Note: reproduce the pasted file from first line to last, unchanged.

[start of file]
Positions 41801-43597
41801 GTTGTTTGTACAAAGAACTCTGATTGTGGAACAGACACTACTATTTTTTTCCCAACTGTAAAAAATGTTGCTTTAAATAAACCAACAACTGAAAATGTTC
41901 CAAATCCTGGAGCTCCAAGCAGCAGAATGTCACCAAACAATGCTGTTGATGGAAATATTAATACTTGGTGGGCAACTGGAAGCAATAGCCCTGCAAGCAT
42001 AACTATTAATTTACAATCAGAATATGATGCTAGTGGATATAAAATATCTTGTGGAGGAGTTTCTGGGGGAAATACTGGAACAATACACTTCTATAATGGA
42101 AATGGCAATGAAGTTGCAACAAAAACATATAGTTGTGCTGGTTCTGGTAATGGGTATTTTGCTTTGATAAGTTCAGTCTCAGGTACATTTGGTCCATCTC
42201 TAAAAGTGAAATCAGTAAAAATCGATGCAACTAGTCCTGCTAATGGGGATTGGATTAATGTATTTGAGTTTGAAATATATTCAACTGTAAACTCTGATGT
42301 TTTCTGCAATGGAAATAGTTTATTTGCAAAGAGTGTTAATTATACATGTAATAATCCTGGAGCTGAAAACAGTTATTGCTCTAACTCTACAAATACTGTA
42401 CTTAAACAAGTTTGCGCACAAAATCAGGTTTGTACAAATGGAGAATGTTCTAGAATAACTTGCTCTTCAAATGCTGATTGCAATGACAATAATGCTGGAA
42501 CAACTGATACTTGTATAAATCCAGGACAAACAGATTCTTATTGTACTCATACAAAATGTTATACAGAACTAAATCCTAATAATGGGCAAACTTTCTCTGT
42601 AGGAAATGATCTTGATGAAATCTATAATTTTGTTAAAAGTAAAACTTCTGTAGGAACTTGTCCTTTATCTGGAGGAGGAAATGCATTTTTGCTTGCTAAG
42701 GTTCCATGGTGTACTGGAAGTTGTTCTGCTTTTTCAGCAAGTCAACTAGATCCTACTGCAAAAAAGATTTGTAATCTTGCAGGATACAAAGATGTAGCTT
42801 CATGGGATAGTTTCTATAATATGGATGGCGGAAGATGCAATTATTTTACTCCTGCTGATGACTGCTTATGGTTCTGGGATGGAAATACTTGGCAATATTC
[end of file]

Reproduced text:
Positions 41801-43597
41801 GTTGTTTGTACAAAGAACTCTGATTGTGGAACAGACACTACTATTTTTTTCCCAACTGTAAAAAATGTTGCTTTAAATAAACCAACAACTGAAAATGTTC
41901 CAAATCCTGGAGCTCCAAGCAGCAGAATGTCACCAAACAATGCTGTTGATGGAAATATTAATACTTGGTGGGCAACTGGAAGCAATAGCCCTGCAAGCAT
42001 AACTATTAATTTACAATCAGAATATGATGCTAGTGGATATAAAATATCTTGTGGAGGAGTTTCTGGGGGAAATACTGGAACAATACACTTCTATAATGGA
42101 AATGGCAATGAAGTTGCAACAAAAACATATAGTTGTGCTGGTTCTGGTAATGGGTATTTTGCTTTGATAAGTTCAGTCTCAGGTACATTTGGTCCATCTC
42201 TAAAAGTGAAATCAGTAAAAATCGATGCAACTAGTCCTGCTAATGGGGATTGGATTAATGTATTTGAGTTTGAAATATATTCAACTGTAAACTCTGATGT
42301 TTTCTGCAATGGAAATAGTTTATTTGCAAAGAGTGTTAATTATACATGTAATAATCCTGGAGCTGAAAACAGTTATTGCTCTAACTCTACAAATACTGTA
42401 CTTAAACAAGTTTGCGCACAAAATCAGGTTTGTACAAATGGAGAATGTTCTAGAATAACTTGCTCTTCAAATGCTGATTGCAATGACAATAATGCTGGAA
42501 CAACTGATACTTGTATAAATCCAGGACAAACAGATTCTTATTGTACTCATACAAAATGTTATACAGAACTAAATCCTAATAATGGGCAAACTTTCTCTGT
42601 AGGAAATGATCTTGATGAAATCTATAATTTTGTTAAAAGTAAAACTTCTGTAGGAACTTGTCCTTTATCTGGAGGAGGAAATGCATTTTTGCTTGCTAAG
42701 GTTCCATGGTGTACTGGAAGTTGTTCTGCTTTTTCAGCAAGTCAACTAGATCCTACTGCAAAAAAGATTTGTAATCTTGCAGGATACAAAGATGTAGCTT
42801 CATGGGATAGTTTCTATAATATGGATGGCGGAAGATGCAATTATTTTACTCCTGCTGATGACTGCTTATGGTTCTGGGATGGAAATACTTGGCAATATTC